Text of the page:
Within the wider discussion about risk (see discussion from Sidney Dekker, Michael Mazarr, and John Adams, amongst others) there is a common theme in both finance and Health & Safety that questions over-reliance on computational, procedural, bureaucratic approaches. In both arenas, determined operators have been able to ‘game’ regulation in various ways, by-passing rules. Top-down authoritarian regimes have proved vulnerable to corruption and the erosion of trust and commitment among staff: in finance, compliance becomes an administrative process, rather than an organisational value; in Health & Safety, blind obedience replaces personal responsibility and common sense.

There has been a neglect of more people-centric, perceptual, culturally framed alternatives.

Objective Risk

For professionals in banking, finance, insurance, Health & Safety, epidemiological medicine, gambling, road transport authorities, and many others, risk is something to be identified and quantified. It is a numerical, statistical, probabilistic process based on precedent and past history. This analytic view is exemplified by the work of economists, actuaries, underwriters and financial intermediaries and it assists decision making and policy development.

Although referred to here as Objective Risk, professional judgment is actually an important component at every step in the calculations. Questions about over-reliance on the computational approach have been amplified by the failure of regulators to identify an impending economic crisis on the one hand, and on the manipulation of safety statistics and plateauing of safety incidents on the other.

In Finance…

In the years before the crisis, risk management had also become a highly quantified and probabilistic discipline, incorporating metrics like value at risk to offer detailed projections of exact probability, to a very narrow range of confidence, of some damaging event.
Michael J Mazarr


In Health & Safety…

Our governance and safety is often organised around bureaucratic processes, driven by high modernist ideas, and held up by Cartesian-Newtonian assumptions about how things go right and wrong. It supports and legitimates systems of counting and tabulating, and largely relies on vocabularies of control, constraint and human deficit. This, however, has helped to entrench the idea that safety is generated chiefly through planning, process paperwork, audit trails and administrative work.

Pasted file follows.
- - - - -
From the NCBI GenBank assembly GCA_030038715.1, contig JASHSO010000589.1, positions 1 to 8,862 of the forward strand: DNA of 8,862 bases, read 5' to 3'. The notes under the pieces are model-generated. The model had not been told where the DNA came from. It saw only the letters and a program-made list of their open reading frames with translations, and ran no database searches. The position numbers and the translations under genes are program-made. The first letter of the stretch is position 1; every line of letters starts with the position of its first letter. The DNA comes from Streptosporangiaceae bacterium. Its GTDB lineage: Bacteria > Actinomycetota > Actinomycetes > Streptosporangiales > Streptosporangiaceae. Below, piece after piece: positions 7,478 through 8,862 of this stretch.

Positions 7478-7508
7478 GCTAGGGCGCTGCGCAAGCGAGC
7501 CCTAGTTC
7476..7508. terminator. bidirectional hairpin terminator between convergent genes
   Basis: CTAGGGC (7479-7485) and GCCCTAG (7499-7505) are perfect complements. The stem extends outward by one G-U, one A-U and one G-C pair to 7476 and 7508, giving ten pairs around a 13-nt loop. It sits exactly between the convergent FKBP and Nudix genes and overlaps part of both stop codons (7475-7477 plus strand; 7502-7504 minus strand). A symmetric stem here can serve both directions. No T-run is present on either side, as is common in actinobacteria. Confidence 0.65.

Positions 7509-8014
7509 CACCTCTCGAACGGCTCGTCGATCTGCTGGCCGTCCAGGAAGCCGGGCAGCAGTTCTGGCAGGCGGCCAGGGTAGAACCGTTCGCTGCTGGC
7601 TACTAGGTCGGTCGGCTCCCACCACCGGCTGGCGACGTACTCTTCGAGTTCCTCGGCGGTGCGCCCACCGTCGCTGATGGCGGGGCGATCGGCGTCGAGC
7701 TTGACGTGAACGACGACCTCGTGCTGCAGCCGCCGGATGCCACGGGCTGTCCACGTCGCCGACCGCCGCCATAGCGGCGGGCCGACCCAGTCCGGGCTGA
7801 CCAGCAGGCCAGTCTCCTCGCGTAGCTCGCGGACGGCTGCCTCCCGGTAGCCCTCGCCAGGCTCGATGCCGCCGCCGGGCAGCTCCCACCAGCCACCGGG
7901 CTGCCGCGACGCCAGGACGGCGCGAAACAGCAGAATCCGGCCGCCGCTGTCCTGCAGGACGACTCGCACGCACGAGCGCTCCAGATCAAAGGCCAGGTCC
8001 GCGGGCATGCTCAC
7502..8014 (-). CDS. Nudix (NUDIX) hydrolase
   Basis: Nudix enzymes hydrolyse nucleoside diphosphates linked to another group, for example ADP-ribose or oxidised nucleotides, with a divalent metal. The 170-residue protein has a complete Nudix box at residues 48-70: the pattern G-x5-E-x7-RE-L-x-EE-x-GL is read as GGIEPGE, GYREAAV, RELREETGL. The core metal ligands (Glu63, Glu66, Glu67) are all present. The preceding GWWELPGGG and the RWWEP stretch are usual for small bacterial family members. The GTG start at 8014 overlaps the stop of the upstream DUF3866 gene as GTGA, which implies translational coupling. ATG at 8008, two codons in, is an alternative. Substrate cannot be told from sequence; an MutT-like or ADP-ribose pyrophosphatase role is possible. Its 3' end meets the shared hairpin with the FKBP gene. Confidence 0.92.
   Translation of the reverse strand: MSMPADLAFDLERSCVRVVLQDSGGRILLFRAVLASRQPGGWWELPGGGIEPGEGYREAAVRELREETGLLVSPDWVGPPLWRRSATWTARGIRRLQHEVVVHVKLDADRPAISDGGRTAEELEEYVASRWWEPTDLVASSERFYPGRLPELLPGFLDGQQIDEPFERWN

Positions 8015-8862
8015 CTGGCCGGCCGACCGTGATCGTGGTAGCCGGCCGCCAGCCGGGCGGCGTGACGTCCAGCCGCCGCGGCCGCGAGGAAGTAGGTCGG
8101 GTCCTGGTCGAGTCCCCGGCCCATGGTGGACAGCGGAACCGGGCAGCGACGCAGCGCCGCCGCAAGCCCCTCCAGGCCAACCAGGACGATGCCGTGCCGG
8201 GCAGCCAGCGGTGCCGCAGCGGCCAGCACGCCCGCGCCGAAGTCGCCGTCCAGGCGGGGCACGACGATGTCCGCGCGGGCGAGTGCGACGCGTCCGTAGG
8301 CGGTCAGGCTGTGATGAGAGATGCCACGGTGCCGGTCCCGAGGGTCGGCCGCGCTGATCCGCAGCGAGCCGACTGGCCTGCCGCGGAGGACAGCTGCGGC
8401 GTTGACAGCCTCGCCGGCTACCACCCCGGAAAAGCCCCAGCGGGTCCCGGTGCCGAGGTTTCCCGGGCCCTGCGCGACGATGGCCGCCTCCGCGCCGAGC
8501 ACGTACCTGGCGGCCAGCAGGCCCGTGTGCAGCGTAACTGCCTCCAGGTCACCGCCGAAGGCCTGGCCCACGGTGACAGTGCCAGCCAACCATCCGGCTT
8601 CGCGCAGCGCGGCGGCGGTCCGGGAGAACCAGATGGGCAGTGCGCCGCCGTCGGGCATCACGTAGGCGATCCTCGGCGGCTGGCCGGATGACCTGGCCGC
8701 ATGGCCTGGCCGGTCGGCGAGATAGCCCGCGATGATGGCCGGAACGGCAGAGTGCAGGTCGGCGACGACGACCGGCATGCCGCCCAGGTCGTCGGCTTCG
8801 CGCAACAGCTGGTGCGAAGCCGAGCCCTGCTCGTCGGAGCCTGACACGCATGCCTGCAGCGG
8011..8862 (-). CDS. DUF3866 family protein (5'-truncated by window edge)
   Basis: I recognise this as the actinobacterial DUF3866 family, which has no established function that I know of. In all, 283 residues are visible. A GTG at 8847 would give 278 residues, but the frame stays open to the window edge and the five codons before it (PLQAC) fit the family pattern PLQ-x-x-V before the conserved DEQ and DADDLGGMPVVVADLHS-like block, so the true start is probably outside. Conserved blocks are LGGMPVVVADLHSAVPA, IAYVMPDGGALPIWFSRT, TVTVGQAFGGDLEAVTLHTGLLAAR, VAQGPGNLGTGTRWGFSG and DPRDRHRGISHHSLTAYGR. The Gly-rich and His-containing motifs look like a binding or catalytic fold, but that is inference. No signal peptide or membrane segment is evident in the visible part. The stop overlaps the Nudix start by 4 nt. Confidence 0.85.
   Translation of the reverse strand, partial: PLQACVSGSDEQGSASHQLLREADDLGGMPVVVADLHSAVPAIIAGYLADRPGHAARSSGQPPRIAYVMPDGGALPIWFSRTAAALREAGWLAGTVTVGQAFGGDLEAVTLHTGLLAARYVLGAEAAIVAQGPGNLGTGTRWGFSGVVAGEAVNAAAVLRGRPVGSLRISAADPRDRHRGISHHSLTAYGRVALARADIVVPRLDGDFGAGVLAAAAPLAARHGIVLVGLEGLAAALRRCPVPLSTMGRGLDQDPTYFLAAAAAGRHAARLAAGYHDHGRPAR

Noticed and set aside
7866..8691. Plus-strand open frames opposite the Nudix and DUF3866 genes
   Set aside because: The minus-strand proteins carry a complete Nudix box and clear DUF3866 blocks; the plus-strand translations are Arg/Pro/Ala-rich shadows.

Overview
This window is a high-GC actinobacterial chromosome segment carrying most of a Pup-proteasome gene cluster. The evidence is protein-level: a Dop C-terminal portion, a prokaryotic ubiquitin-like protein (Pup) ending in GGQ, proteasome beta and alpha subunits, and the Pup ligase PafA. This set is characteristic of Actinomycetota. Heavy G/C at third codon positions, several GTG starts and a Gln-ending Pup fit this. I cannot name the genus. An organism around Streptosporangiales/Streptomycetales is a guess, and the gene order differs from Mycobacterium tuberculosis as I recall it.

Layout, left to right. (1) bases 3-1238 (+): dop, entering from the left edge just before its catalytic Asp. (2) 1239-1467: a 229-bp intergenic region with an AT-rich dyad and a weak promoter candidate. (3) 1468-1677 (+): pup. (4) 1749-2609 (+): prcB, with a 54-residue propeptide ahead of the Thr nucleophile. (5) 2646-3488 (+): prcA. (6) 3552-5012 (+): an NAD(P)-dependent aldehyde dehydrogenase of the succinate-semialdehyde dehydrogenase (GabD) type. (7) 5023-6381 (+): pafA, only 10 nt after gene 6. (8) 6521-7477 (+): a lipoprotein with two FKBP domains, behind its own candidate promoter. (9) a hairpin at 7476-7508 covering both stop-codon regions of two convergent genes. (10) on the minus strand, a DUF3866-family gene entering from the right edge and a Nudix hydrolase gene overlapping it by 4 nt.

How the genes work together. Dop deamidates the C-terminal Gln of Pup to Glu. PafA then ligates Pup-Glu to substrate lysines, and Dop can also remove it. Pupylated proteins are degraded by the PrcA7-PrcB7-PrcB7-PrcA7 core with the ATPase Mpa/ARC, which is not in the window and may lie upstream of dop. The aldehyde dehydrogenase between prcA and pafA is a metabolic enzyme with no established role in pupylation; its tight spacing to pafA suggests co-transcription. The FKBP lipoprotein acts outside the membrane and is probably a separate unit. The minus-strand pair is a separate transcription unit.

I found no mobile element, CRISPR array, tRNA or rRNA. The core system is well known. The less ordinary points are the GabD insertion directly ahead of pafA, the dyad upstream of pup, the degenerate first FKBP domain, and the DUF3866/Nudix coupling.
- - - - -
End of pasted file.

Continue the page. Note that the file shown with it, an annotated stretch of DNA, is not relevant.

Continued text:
Sidney Dekker


Subjective Risk

The statistics of Objective Risk are a consequence; the result of innumerable personal decisions. They arise from what people are naturally disposed to do in ordinary, everyday circumstances.

Like beauty, risk is in the eye of the beholder. People drive cars fast or slow; dash across busy roads or wait for the pedestrian light; eat junk food or superfoods; they vote one way or another; have good or limited powers of concentration; may or may not be reliably vigilant; buy or sell goods for all sorts of reasons; and a million other things that subsequently impact on financial and safety statistics. They act according to their own perceptions of risk and their reactions to it – both emotionally (excited or fearful) and cognitively (prudent or carefree). In these respects, people vary enormously.

These individual differences in risk disposition come from the core of personality. They are measured by and captured within the 360-degree spectrum of the Risk Type Compass, which provides a framework and a vocabulary for measurement.

Peter Drucker reputedly claimed: “If you can’t measure it, you can’t manage it.” A long heritage of personality assessment makes it very much easier to reliably measure risk personality than it is to measure financial risk or the “danger”.


The argument for managing risk at source, before it becomes a statistic, follows the logic of the old proverb, “if you look after the pennies, the pounds will look after themselves.” Awareness of Risk Type, from boardroom to front office to shop floor, and appreciation of the value of diversity in individual risk sensitivity increases organisational resilience. It strengthens resistance to the ‘group-think’ and the herd behaviours that lead to disaster. It is working with nature, rather than fighting against it.

Geoff Trickey, June 2019

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Implications for Finance, for Safety, & for Life

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Michael J Mazarr (2016), ‘The True Character of Risk‘ in Risk Management
Michael J Mazarr is a senior political scientist at the RAND Corporation. Previously he worked at the US National War College, where he was Professor and Associate Dean of Academics, was President of the Henry L Stimson Centre, a senior fellow at the Centre for Strategic and International Studies, a senior defence aide on Capitol Hill and a special assistant to the Chairman of the Joint Chiefs of Staff. His primary interests are US defence policy and force structure, East Asian security, nuclear weapons and deterrence, and judgment and decision making under uncertainty. Mazarr holds a PhD in Public Policy from the University of Maryland.

Sidney Dekker (2015), ‘Safety Differently: Human Factors for a New Era’ (CRC Press, New York)
Professor at Griffith University in Brisbane, Australia, where he founded the Safety Science Innovation Lab, Dekker is also Honorary Professor of Psychology at the University of Queensland. Previously, Dekker was Professor of human factors and systems safety at Lund University in Sweden, where he founded the Leonardo da Vinci Laboratory for Complexity and Systems Thinking, and flew as First Officer on Boeing 737s for Sterling and later Cimber Airlines out of Copenhagen. Dekker is a high-profile scholar and is known for his work in the fields of human factors and safety.

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